Current laws proscribe cyber break-ins, but the Berman exemption would allow record companies, software companies, movie studios, and video-game makers, among others, to be exempted when seeking Net pirates. And the companies could go beyond just nosing around. How? Possibly by altering files on offending computers, or by replacing pirated files with bogus files of the same name. The goal would be to make it harder for the millions of people who use peer-to-peer networks, such as Gnutella and KaZaA, to find pirated tunes, flicks, software, and video games.
KNOCK FIRST. Berman believes Internet piracy is doing horrific damage to the content-creation businesses, and he offered statistics to underscore his point. He claimed that in April, 2002, 1.1 billion files -- the vast majority of which were copyrighted works -- changed hands over KaZaA.
Clearly, Berman's concern has some merit. Yet in the U.S., if someone wants to go into your house, they knock on the front door and ask to be let in. Sure, if the door is open, they might not be technically breaking and entering. But that's a lame argument in my book. You don't go in without an invitation or, in the case of the police, without probable cause. The same should hold true in the virtual world.
Among systems administrators and security experts, probing networks -- often referred to as rattling doors and windows -- is considered bad etiquette. Doing so can cause confusion, waste time, and possibly make it more difficult or costly for a company to do business.
GRAY AREAS. Any legal rationalization for private entities breaking into people's computers is extremely troublesome. Legislation such as Berman outlined could sanction corporate vigilantism in a legal area -- copyright and fair use -- where considerable gray remains. At its worst, the proposal could create conditions where "shoot first, ask questions later" becomes the norm. Collateral damage to innocent PC owners and companies far outweighs the value of catching copyright crooks.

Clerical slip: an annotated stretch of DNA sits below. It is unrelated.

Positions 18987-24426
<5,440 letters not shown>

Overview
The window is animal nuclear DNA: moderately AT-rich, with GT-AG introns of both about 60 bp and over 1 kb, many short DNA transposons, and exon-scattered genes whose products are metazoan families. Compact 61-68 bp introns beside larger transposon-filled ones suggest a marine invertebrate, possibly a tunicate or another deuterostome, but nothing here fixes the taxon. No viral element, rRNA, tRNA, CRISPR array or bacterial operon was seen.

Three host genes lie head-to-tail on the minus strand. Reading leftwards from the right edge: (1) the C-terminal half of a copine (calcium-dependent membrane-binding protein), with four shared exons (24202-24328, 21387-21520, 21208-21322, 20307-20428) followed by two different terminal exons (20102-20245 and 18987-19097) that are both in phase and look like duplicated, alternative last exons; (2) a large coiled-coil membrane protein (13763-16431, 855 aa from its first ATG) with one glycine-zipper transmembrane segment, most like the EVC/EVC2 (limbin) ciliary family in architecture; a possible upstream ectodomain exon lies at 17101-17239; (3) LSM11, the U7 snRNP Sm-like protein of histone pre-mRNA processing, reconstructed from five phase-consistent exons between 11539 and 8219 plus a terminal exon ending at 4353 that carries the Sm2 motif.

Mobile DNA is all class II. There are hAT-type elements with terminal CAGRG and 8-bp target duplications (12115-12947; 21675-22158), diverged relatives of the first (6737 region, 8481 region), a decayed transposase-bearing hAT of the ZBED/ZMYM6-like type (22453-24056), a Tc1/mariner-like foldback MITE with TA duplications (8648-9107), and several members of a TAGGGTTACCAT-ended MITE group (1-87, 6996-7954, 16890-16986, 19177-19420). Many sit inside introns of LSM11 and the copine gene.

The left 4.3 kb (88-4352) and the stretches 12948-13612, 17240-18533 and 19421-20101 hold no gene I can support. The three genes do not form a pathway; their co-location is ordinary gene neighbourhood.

The proposed exemption would be narrowly defined to cover instances where copyright holders acted to protect their works from unauthorized use, according to Berman. If the record labels or their brethren happen to cause damage to anyone's computer or network, then the law would contain provisions for awarding damages to victims.
Berman contends that his approach has merit because it's clear litigation won't solve the peer-to-peer piracy issue. The networks are no longer centralized, which means the ultimate costs to pursue legal action against the millions who share pirated files on them -- or even the 1% that are so-called supersharers -- is beyond prohibitive for both sides.
WRONG SOLUTION. Also, because the technology industry hasn't been able to reach an agreement with the content creators on standardized digital-rights-management technologies, Berman says copyright holders should be given other tools to protect themselves. "There really are no other effective remedies. You can't sue every individual who is trading. And digital-rights-management mechanisms don't help once stuff is out in the clear on the Internet," he says.
He further states that only in rare instances would anyone's computer be damaged. And users of peer-to-peer networks have already opened their hard drives to the world.
His points may be well meaning, but this bill isn't the solution. Record labels and other companies are already offering bogus copies of files on unmarked computers hooked to peer-to-peer networks. Users of these networks have noticed it's getting harder for casual sharers to find good copies of popular pirated songs. Furthermore, current laws already prohibit anyone from offering files on peer-to-peer networks that do willful damage to someone else's computer or networks.
TRESPASSING OR WORSE. This is the bottom line: If you want to feed me bogus MP3 files to quell my lust for pirated tunes, that's fine as long as I download them of my own volition from your machine. If you break into my machine -- or even wander into my machine unmolested through open ports -- you're a trespasser. If you change anything, you're a vandal.
Neither the rules of etiquette nor the laws of the physical world need to be -- or ought to be -- tweaked to give the copyright industries additional means to protect themselves. Salkever is Technology editor for BusinessWeek Online and covers computer security issues weekly in his Security Net column